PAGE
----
It was agreed to submit the draft rules of procedure for the mixed Arab-Israeli Committees in this final form to the Commission for approval.

3. Frozen assets

The PRINCIPAL SECRETARY, referring to the question of frozen assets, pointed out that the Commission had been instructed to find a trustee to act as intermediary for the payment of advances on blocked accounts to refugees. It would be recalled that the Commission had approached the Ottoman Bank, which had given an evasive reply, and thereafter the Bank for international Settlements, which had recently informed the Commission’s Economic Advisor by letter that the Commission’s request had been examined by the Central Banks at their last General Meeting and that the said Banks had objected on principle to an operation which they regarded as being in some respects political, rather than technical, in character. That rejection put the Commission in an awkward position since the procedure laid down for granting advances to refugees was such that the assistance of a trustee was essential.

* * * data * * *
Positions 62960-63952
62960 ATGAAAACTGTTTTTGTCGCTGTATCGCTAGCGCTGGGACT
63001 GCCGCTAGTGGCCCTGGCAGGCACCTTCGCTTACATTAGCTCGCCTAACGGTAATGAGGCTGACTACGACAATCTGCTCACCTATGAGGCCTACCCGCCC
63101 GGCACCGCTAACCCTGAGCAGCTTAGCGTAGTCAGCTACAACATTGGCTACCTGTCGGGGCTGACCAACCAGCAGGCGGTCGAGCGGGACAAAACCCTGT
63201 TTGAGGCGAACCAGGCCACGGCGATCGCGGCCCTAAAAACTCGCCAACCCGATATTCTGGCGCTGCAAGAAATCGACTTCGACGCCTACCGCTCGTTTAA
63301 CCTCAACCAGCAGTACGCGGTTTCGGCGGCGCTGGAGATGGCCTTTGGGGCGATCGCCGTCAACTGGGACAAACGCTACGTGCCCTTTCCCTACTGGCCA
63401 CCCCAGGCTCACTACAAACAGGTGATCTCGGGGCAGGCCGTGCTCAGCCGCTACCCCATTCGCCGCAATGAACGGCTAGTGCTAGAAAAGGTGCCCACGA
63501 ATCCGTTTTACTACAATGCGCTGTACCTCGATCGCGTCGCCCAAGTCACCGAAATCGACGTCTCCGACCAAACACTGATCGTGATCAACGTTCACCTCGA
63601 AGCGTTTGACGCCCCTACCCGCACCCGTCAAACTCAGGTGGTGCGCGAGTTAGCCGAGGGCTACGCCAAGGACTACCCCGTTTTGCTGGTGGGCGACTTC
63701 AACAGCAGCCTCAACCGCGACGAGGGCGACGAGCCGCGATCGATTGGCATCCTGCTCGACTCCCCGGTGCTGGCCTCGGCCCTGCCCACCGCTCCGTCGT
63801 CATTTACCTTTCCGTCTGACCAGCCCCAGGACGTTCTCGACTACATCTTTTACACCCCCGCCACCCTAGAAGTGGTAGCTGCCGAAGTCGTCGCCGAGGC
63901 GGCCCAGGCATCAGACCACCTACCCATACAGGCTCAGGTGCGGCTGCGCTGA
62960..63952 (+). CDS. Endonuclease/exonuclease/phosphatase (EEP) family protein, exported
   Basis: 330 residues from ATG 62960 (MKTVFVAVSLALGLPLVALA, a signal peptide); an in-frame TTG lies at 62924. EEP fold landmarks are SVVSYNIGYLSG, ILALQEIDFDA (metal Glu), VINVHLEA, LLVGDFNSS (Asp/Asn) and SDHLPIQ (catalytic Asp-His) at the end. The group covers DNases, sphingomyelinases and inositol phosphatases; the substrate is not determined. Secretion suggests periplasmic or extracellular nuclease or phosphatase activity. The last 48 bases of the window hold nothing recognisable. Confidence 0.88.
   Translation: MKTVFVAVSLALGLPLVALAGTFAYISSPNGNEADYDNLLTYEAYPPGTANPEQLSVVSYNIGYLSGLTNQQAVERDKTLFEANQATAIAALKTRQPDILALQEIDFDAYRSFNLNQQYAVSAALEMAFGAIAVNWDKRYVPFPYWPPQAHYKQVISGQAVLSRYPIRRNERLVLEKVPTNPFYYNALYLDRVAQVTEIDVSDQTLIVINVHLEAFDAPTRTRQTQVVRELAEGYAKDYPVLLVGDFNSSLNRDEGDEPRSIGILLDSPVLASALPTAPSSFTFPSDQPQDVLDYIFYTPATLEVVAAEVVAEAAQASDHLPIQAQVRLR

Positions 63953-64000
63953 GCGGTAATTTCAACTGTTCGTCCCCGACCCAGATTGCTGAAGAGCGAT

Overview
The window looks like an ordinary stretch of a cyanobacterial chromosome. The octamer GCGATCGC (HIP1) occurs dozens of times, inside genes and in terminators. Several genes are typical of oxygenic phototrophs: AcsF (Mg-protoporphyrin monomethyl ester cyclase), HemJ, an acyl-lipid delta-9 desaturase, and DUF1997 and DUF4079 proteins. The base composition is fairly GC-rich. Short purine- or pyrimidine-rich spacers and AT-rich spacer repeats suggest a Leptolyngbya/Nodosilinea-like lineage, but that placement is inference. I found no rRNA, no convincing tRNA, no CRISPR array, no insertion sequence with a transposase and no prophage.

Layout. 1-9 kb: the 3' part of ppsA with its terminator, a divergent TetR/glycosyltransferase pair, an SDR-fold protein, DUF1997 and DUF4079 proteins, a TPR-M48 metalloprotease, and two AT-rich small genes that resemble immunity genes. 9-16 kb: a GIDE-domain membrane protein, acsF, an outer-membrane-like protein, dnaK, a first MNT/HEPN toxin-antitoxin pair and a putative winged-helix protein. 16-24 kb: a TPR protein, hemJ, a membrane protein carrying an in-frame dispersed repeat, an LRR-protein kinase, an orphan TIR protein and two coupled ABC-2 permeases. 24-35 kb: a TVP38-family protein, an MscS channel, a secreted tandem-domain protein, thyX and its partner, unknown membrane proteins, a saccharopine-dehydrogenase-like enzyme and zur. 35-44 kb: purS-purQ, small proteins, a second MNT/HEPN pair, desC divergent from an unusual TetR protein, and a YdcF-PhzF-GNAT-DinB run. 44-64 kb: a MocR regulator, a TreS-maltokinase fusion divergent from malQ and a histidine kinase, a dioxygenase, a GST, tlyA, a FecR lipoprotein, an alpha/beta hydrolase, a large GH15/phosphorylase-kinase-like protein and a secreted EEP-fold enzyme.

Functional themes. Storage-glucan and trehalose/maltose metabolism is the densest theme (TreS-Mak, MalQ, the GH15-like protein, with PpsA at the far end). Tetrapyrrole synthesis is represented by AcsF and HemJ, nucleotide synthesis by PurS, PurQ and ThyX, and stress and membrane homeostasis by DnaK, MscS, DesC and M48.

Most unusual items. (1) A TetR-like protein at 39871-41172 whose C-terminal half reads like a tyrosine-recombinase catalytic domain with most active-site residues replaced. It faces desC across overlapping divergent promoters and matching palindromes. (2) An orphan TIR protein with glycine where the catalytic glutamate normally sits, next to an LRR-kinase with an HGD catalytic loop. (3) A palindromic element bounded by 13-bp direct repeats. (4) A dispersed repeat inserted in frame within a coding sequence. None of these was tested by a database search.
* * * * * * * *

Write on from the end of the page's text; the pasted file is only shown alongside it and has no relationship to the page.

Replying to a question by Mr. ERALP (Turkey), he thought it unlikely that a further approach to the, Ottoman Bank would yield satisfactory results.

Mr. BARCO (United States of America) thought it essential that the Commission should continue the correspondence with the Bank for International Settlements with a view to obtaining a reply addressed officially to the Commission and thus to securing data enabling it to mention the matter in a future report to the General Assembly.

The CHAIRMAN stated that the General Committee noted the reply by the Bank for International Settlements to the Commission’s Economic Advisor and suggested that the question should be placed on the agenda for the next meeting of the Commission.

It was so agreed.

The meeting rose at 5 p.m.

Document in PDF format

Interprétation de la résolution A/RES/194 (III); le projet de règlement des procédures pour les comités israéliens arabes mixtes; comptes bloqués - Comité général de la CCNUP 62e séance (Geneve) - Compte rendu analytique. Français